The journey from trad musician to theatre. Why? How?

Mairi: There’s a rich seam to be explored between music and theatre. It’s been a gradual journey. Music takes many years to mature in a person, so when I felt that my timing (ability to keep a beat and swing) had ‘landed’ which was around 2011, then the next steps could be taken. I had three shows to find: one, a story from the female line of my family, the other, from the male line of the family, then my own story.

Kath: These stories became three shows, the first two performed by Mairi and Dave Francis (‘The Red Earth’ & ‘Revival!’) and now ‘Pulse’.

Mairi: Kath, Paul Oertel and his wife Nancy Spanier were all working with me to help me nurture the courage and skills required to make a solo show. It also helped that I was asked to work with Youth Music Theatre UK as music director for three productions in the last few years as well as creating ‘The Red Earth’ and ‘Revival!’, our own shows. These were important learning steps and again, came about through the Authentic Artist Collective. With such care for each person’s gifts to be brought out, what I didn’t see was seen and encouraged by my mentors. I am so grateful.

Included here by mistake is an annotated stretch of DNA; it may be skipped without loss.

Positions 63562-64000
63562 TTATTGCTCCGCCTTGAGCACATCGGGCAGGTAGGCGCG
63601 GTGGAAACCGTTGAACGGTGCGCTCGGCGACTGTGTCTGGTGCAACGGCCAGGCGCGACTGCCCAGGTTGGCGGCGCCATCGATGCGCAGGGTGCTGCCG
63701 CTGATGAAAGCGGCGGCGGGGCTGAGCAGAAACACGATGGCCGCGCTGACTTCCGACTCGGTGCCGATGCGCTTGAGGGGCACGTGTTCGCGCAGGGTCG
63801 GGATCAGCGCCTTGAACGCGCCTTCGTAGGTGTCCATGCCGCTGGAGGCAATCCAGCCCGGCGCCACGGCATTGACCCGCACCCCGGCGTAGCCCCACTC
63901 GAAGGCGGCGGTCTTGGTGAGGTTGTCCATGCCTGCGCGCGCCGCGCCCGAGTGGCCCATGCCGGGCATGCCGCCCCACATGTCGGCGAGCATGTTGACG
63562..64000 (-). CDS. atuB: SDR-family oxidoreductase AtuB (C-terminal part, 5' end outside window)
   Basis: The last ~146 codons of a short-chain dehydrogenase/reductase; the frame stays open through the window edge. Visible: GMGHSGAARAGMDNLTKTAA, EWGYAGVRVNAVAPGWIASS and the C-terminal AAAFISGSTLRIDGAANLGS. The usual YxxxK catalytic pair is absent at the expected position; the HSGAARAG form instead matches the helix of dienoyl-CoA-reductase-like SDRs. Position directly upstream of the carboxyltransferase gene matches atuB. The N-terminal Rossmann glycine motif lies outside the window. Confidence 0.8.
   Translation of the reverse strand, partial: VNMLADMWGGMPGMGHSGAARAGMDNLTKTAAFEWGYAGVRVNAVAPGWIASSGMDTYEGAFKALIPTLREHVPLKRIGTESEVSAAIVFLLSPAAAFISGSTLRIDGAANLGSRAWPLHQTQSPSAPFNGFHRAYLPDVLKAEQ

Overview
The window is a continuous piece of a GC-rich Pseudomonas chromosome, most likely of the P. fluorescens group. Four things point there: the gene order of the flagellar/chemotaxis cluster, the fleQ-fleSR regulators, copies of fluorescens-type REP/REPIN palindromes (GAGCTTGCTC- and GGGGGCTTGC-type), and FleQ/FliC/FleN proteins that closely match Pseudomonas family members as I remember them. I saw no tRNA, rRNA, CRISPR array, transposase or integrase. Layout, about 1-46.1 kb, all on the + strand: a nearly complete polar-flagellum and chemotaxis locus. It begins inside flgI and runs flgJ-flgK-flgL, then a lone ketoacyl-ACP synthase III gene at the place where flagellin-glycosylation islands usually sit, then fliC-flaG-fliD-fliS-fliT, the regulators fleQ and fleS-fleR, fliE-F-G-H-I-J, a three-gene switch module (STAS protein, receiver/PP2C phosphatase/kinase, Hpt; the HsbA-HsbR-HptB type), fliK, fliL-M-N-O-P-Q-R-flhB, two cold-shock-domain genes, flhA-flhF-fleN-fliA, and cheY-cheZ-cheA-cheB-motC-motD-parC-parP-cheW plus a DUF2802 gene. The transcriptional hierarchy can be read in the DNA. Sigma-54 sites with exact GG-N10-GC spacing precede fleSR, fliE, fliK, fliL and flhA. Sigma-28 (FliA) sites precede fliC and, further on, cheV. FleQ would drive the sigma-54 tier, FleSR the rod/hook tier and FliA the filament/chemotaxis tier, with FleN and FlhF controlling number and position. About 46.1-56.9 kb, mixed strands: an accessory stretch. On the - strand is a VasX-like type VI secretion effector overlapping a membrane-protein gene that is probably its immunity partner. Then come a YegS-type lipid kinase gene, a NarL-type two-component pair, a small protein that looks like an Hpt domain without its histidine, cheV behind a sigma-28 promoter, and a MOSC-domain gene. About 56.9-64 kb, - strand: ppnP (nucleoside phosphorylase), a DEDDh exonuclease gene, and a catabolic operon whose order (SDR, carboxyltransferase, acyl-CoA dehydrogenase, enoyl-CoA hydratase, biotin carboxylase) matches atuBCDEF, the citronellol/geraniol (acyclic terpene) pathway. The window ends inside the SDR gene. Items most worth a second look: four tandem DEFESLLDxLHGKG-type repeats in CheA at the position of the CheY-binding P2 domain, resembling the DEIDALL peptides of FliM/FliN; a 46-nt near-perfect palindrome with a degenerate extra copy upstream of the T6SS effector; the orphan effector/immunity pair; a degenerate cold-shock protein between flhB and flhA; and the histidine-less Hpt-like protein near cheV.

What have you learned about yourself since doing Pulse / how have you grown?

Mairi: Making shows, and digging in like this does require being able to experience pain! It does require tears and outrage. It does require positive disintegration. It’s been hard at times, but the result is so exciting that it gives me the courage and confidence to carry on.

Our whole culture needs positive disintegration, to find new narratives and it’s better for us to do it consciously, so we don’t inflict it on everyone else. I’ve discovered that I’m not as robust as I thought I was, that I can get very scared, that I also have the gift of music and can rest in strong pulse. Pulse is ballast and gravity.

A major change is the relevance people are now finding in native American and indigenous teachings. There’s a deep respect for the wisdom that is there, and for the nobility of character that it fostered. I think that it is a precious addition to our time, that the native peoples are speaking out.

Mairi Campbell: Pulse
“VISIONARY MUSICIANSHIP… DISTINCTIVE VIRTUOSITY” The Herald ****
3-28 AUG 14:25 (15:20), PREVIEWS: 3 & 4 / BSLI : 18 & 25, NO PERFORMANCE: 15 & 22